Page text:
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Quilts: Crafting an American Icon

Category: Season 2

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Dr. Janneken Smucker

West Chester University

Quilts have become quintessentially American objects, but they have not always covered Americans’ beds. Once they got started making them, Americans developed a special relationship with quilts. They have produced them in a multitude of formats and have used them for a variety of purposes, from practical to symbolic. Whole cloth, mosaic, medallion, block style, Crazy, utility,prizewinning, political, crib, bed, wall—Americans have done them all.

In 1997, art critic Robert Hughes called Amish quilts “America’s first abstract art,” due to their strong graphics and visual parallels with abstract paintings. At the same time, these country crafts help attract tourists to “Amish country” eager to take home a souvenir of their visit. Smucker will explore these and other paradoxes of this material manifestation of Amish culture.

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Campaign Practices

Campaign Practices Then and Now

Category: Season 2

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G. Terry Madonna, Ph.D.

Franklin and Marshall College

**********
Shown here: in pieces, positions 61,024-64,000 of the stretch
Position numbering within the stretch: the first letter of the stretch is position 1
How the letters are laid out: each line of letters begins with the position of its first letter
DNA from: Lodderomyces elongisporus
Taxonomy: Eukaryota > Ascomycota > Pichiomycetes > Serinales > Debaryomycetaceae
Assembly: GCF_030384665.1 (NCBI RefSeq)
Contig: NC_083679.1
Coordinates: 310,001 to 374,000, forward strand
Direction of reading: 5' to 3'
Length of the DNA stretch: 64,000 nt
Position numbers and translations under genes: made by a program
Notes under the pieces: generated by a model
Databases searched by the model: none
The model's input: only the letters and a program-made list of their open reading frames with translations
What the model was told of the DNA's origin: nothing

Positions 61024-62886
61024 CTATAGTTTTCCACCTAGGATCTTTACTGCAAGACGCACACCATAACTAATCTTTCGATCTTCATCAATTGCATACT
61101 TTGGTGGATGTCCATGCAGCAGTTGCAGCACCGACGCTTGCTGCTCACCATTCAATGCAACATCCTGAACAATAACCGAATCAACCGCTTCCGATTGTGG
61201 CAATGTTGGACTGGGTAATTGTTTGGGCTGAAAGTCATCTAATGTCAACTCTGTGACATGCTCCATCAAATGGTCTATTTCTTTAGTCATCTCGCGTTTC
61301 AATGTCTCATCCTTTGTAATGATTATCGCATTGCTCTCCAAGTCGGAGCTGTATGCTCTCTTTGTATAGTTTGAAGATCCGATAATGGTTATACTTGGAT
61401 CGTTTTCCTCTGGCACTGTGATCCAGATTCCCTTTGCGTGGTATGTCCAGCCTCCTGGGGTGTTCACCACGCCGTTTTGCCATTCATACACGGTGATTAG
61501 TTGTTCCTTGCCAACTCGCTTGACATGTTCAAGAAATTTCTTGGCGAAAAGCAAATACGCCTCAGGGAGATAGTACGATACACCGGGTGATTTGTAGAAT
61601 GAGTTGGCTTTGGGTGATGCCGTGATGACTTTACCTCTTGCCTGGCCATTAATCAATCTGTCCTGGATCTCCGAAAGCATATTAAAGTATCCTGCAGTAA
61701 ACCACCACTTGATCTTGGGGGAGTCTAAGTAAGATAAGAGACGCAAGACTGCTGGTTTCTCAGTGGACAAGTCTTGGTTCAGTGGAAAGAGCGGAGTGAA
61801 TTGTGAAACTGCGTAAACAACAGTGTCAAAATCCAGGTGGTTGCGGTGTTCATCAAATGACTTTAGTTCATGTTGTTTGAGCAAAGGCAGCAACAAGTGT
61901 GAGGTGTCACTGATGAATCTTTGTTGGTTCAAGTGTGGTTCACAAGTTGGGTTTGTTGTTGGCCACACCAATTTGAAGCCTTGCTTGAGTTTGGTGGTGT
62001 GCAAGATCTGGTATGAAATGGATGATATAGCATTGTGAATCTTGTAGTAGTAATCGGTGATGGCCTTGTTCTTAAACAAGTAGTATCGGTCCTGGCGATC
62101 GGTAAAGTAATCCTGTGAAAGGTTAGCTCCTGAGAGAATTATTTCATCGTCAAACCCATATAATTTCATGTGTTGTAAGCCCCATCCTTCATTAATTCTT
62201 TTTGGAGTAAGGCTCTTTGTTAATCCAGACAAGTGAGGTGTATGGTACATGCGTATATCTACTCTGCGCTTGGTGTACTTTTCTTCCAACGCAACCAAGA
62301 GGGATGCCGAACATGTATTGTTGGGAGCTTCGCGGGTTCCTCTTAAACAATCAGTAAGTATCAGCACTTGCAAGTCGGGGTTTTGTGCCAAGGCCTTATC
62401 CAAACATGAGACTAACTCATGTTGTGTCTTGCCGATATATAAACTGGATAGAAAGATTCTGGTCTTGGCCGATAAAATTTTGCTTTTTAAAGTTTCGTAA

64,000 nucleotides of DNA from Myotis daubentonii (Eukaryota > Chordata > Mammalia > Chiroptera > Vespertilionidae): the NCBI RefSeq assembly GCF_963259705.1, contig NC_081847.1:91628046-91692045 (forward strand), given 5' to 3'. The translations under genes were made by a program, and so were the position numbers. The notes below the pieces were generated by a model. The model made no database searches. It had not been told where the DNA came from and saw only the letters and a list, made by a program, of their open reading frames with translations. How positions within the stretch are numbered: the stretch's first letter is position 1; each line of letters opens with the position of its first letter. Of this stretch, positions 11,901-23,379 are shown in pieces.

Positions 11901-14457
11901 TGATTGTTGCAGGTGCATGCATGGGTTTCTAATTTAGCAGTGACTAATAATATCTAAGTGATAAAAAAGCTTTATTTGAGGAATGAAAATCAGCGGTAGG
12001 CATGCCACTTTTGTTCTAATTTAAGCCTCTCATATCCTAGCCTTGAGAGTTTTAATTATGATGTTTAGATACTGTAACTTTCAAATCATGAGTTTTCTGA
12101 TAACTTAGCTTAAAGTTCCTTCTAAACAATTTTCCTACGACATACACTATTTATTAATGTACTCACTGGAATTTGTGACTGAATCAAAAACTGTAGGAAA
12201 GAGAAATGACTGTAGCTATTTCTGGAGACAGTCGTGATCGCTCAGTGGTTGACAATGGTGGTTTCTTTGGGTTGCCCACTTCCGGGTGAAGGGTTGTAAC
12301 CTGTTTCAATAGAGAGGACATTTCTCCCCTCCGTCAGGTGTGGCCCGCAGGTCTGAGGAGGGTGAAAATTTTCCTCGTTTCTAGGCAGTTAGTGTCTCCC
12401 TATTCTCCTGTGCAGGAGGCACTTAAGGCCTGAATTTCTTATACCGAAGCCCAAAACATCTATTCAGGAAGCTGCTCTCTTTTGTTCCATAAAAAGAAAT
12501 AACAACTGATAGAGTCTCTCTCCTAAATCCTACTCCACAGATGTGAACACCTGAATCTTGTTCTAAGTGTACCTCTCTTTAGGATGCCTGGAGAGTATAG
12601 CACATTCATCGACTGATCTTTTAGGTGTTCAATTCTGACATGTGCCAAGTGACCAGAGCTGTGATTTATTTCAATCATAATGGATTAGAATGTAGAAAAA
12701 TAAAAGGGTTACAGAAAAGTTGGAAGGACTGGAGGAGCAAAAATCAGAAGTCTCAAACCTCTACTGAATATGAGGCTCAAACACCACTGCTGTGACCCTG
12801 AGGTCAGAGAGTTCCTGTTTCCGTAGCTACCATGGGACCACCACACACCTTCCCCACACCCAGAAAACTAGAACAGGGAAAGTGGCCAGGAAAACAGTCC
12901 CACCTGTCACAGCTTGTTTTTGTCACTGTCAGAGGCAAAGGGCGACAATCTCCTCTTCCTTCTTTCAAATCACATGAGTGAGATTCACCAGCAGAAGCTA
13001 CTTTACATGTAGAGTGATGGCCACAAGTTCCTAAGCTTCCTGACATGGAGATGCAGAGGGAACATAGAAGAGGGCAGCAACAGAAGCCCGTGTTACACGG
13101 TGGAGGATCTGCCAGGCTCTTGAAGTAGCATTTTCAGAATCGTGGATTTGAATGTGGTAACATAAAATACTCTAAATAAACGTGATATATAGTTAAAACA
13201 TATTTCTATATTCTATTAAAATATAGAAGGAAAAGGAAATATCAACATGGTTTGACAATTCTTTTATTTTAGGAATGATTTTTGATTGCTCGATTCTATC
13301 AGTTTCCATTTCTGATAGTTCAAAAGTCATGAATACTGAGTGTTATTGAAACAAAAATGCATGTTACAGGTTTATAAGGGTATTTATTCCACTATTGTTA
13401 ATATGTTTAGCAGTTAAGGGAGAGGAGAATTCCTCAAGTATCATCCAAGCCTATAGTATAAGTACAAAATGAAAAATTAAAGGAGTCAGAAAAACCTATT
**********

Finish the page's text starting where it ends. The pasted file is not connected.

As a pollster, Dr. G. Terry Madonna has written extensively about political campaigns and voters and voting behavior. Dr. Madonna will address the serious, comical and sometimes outrageous campaign strategies used in Pennsylvania gubernatorial races, past and present.

For more than 30 years, Dr. G. Terry Madonna has taught and written about the American presidency, American political parties and political behavior. At Franklin and Marshall College, he is Director of the Center for Politics and Public Affairs, Professor of Public Affairs, and Director of the Franklin and Marshall College Poll.

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Food Glorious Food: Satisfaction without the Guilt!

Category: Season 2

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Chef Donna Desfor

Imagine being able to eat whatever you want, whenever you want, without any guilt. Impossible? Chef Donna Desfor says no!

Chef Donna’s presentation will guide you into a new understanding of taste, and how taste is experienced. With a new understanding, you’ll find eating becomes a more pleasurable experience and cooking can easily become a creative endeavor! And, once you know what you like to taste (and how you can create those taste sensations) Chef Donna will treat you to her “Three Bites to Being Full and Satisfied©” rules. The entire program will lead you toward an eating experience that is better, and more satisfying.

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Optical Illusions: A Look At How The Human Eye Works

Category: Season 2

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Lou Thieblemont

Professional Speaker, Airline Pilot (Retired)